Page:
Israel Defense Forces soldiers did not consider medical teams as entitled to receive the special protection granted to them within the framework of their duties during Operation Cast Lead in Gaza, according to a new report by Physicians for Human Rights due to be released on Monday.
PHR quoted figures issued by the World Health Organization, which showed 16 Palestinian medical personnel were killed by Israeli fire during the offensive and that 25 were wounded while performing their duties.
It said Israel attacked 34 medical care facilities, including eight hospitals.
The report also raises questions of whether IDF soldiers violated the IDF's own ethical code and basic humanitarian values, when they prevented treatment and the evacuation of the wounded and fired at emergency rescue teams and Palestinian medical facilities.
Physicians for Human Rights-Israel (PHR) described alleged incidents that "reveal that not only did the [military] not evacuate besieged and wounded families, it also prevented Palestinian [medical] teams from reaching the wounded."
PHR's report followed accusations by other human rights groups and Palestinians that Israel's actions during the 22-day offensive in the Palestinian coastal enclave, controlled by the Islamist Hamas group, warranted war crimes investigations.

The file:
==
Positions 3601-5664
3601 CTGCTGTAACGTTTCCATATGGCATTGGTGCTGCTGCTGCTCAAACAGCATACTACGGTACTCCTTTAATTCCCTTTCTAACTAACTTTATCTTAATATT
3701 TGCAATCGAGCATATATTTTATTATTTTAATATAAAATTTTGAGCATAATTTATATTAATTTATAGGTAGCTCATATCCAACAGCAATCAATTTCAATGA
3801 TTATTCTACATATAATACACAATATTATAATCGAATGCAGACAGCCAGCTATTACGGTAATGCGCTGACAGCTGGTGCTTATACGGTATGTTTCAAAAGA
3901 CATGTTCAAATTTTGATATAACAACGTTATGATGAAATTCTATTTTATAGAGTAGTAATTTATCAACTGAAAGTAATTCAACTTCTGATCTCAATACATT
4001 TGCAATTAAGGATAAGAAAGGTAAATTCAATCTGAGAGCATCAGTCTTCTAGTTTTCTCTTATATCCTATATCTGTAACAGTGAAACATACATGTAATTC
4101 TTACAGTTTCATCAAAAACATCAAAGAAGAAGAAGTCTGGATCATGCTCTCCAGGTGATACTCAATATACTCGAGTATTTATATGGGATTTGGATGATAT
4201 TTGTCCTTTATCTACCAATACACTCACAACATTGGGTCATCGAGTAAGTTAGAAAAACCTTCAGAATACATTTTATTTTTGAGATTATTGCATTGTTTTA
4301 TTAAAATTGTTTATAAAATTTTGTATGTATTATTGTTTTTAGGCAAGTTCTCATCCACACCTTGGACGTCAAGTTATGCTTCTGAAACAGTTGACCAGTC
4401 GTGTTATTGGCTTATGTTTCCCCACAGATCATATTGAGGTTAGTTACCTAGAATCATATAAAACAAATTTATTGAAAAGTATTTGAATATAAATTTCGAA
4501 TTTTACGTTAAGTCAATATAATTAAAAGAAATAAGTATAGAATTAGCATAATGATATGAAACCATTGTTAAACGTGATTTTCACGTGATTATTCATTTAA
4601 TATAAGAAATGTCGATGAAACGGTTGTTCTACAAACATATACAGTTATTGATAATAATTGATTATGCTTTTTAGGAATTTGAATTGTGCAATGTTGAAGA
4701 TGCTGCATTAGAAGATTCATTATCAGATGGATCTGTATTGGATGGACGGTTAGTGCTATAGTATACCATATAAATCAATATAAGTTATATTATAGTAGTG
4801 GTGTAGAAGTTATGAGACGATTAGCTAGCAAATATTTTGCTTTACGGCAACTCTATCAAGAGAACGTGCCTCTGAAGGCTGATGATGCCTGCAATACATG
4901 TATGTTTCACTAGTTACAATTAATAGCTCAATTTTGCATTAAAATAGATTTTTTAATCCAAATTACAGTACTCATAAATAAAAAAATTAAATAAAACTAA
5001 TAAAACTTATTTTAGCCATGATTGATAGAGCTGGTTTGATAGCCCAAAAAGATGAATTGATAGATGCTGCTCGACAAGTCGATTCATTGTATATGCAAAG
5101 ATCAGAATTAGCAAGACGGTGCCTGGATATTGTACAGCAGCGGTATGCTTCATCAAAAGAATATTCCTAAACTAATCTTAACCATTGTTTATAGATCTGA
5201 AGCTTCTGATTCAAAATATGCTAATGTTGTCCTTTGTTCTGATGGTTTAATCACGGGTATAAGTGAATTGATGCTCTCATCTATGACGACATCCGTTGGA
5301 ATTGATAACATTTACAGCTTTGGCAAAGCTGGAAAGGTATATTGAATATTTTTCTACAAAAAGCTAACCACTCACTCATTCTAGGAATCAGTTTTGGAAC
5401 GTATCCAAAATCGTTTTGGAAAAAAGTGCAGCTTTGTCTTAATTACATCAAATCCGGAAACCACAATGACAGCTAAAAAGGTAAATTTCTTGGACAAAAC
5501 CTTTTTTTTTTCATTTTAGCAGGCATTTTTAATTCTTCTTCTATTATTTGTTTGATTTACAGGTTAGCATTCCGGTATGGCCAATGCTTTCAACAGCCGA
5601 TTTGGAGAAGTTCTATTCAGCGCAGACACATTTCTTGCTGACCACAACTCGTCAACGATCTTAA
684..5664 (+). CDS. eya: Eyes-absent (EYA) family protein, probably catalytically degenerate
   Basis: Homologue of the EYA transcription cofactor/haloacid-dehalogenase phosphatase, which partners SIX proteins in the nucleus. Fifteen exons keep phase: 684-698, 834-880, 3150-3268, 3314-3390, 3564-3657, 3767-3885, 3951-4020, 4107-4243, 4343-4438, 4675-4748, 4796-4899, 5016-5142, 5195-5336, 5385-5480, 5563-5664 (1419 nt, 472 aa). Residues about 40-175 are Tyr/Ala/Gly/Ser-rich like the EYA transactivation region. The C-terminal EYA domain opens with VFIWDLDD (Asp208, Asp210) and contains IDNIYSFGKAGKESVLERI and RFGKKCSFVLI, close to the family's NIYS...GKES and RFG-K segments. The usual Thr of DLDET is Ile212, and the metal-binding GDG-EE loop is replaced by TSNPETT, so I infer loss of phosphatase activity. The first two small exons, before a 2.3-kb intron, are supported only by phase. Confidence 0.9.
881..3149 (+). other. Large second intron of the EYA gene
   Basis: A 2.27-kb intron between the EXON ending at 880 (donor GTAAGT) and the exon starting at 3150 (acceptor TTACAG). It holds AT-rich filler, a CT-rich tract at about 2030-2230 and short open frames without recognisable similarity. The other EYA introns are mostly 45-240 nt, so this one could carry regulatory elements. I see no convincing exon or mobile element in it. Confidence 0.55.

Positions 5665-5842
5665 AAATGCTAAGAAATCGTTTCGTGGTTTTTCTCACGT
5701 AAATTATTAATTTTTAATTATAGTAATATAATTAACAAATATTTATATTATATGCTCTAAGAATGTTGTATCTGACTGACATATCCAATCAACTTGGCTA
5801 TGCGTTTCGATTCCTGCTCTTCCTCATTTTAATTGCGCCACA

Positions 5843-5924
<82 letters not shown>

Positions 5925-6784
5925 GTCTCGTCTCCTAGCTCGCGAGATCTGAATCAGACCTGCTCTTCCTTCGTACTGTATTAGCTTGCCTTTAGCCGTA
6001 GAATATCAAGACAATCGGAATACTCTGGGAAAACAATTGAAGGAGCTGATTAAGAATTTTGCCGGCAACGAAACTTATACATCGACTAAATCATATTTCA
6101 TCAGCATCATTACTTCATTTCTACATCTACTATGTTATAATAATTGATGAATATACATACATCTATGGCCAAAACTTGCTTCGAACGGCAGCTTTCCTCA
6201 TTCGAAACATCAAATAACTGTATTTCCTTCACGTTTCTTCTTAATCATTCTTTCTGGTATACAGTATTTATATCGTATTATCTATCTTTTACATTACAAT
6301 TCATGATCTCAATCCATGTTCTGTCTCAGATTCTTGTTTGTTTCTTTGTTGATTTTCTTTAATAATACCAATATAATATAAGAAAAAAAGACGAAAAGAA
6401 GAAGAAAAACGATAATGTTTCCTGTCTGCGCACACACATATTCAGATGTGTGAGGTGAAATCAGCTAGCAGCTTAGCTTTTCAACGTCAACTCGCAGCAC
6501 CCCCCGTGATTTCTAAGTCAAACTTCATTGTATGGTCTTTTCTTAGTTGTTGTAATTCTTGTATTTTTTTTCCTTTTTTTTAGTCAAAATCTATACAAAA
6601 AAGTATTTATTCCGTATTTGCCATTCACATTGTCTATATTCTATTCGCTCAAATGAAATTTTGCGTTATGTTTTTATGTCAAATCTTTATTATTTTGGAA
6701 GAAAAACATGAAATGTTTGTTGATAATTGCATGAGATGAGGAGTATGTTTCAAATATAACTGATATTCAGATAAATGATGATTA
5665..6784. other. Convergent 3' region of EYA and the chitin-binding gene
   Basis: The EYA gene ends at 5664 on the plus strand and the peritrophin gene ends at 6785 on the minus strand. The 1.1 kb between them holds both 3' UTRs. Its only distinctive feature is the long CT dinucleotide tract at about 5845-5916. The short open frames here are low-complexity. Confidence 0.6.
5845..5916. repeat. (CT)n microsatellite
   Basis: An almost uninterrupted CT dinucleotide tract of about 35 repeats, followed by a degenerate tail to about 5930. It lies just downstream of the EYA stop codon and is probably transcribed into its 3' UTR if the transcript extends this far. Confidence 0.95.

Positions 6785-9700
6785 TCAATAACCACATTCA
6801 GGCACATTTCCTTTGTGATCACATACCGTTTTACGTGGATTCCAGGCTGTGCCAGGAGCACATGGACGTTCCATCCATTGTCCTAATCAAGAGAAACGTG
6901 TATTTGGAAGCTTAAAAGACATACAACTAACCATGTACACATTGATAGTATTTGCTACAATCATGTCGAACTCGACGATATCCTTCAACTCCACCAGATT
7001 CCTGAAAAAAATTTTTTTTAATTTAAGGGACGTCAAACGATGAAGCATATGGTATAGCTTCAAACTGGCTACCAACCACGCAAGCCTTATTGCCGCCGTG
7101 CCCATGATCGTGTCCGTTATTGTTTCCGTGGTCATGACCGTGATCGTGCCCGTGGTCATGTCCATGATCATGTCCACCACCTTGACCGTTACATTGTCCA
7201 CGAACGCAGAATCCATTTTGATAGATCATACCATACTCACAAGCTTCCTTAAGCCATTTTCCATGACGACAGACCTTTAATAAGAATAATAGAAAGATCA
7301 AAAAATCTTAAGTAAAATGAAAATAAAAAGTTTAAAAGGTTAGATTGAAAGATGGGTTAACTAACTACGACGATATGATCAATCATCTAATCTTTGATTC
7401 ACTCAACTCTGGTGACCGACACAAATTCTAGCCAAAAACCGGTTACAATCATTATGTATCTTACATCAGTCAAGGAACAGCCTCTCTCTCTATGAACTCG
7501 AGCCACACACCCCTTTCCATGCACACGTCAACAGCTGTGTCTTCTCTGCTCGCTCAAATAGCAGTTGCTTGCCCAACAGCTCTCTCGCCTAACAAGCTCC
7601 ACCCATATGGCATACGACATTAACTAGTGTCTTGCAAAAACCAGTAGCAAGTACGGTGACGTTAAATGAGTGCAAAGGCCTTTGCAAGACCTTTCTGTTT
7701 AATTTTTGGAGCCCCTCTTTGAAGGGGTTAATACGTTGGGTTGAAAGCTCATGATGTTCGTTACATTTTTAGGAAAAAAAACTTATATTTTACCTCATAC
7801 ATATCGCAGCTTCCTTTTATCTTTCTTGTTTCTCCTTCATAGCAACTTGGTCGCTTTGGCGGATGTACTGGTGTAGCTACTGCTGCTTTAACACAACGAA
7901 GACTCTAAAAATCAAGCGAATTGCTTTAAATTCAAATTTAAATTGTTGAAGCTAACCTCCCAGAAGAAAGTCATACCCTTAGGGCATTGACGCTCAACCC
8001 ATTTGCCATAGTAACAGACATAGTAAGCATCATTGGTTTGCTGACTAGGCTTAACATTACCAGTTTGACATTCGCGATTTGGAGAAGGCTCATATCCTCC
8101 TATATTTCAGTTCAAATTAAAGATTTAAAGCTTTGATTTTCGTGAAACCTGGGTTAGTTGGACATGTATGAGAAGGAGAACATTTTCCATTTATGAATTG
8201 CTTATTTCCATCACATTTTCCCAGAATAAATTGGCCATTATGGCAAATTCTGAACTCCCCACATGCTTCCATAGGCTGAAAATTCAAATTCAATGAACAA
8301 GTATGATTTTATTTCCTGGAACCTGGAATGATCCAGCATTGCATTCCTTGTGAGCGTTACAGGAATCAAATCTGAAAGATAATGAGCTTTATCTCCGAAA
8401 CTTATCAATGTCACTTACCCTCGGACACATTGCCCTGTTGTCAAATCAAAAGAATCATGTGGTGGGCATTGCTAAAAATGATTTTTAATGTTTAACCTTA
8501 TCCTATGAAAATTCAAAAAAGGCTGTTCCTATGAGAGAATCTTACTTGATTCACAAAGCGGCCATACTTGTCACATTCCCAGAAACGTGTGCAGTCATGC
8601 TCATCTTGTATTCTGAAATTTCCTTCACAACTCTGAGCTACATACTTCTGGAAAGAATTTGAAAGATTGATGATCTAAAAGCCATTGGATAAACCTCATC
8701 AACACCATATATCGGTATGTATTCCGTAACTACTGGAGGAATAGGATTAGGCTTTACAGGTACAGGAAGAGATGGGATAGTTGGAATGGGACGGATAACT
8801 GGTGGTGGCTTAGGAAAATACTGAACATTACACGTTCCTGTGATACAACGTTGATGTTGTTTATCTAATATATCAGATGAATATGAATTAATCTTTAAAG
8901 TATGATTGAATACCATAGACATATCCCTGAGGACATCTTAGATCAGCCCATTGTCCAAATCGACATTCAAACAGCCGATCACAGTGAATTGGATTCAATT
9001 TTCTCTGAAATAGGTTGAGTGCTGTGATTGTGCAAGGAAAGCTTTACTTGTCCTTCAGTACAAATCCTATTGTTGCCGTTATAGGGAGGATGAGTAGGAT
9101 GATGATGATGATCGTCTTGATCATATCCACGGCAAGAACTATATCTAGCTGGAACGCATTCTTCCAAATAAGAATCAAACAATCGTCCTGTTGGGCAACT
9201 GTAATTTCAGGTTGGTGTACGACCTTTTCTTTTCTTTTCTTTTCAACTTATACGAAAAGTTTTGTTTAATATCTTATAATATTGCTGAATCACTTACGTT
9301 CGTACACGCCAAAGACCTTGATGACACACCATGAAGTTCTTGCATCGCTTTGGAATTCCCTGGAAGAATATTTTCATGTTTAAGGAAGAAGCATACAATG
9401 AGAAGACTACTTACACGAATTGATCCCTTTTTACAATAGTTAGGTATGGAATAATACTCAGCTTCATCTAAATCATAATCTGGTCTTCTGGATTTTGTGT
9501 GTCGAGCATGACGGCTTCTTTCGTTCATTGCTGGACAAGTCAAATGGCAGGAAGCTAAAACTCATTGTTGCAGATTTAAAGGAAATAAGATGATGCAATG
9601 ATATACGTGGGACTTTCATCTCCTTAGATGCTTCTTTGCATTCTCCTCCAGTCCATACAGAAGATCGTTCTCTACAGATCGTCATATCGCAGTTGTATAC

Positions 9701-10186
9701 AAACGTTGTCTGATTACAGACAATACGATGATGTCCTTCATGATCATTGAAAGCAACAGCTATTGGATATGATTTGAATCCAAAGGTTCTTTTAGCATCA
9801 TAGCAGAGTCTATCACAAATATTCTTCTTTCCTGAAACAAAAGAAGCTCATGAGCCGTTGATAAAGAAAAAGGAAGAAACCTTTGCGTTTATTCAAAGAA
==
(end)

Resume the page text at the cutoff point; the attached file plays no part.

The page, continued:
The Israel Defense Forces said the High Court had dismissed a petition PHR lodged on Jan. 19, a day after the offensive ended, and that the allegations were still being investigated.
"At the conclusion of the fighting, the claims were investigated by the [IDF] in a thorough manner, as were many other issues, in the framework of an expert investigation," the military said in a statement.
"The findings...have not yet been concluded. When they have been finalized, [they] will be presented to the public."
PHR described incidents in which it alleged that the IDF "did not allow the evacuation of injured civilians who were besieged for days at a time and left the civilians without food or water for considerable periods."
In its conclusion, PHR said "on the basis of earlier reports published by PHR-Israel, a dangerous and retrograde trend can be identified of an increasing disregard for the obligation to protect medical personnel during operations."
The Israeli military said its forces were instructed to "act with the utmost caution in order not to cause harm to medical vehicles and medical facilities".
It said Hamas fighters had "methodically made use of medical vehicles, facilities and uniforms in order to conceal and camouflage terrorist activity, and in general used ambulances to carry terror activists and weapons."
Last week, Gaza war veterans gave accounts of the killing of civilians and alleged that there was deep contempt for Palestinians among the ranks.
Defense Minister Ehud Barak responded to those accusations by repeating Israel's description of its forces as the most moral in the world. The military said its military advocate-general had ordered an investigation into the alleged incidents.
The Palestinian Center for Human Rights has put the Palestinian death toll during the offensive at 1,434 - 960 civilians, 235 fighters and 239 police. Israeli officials have disputed the figures.
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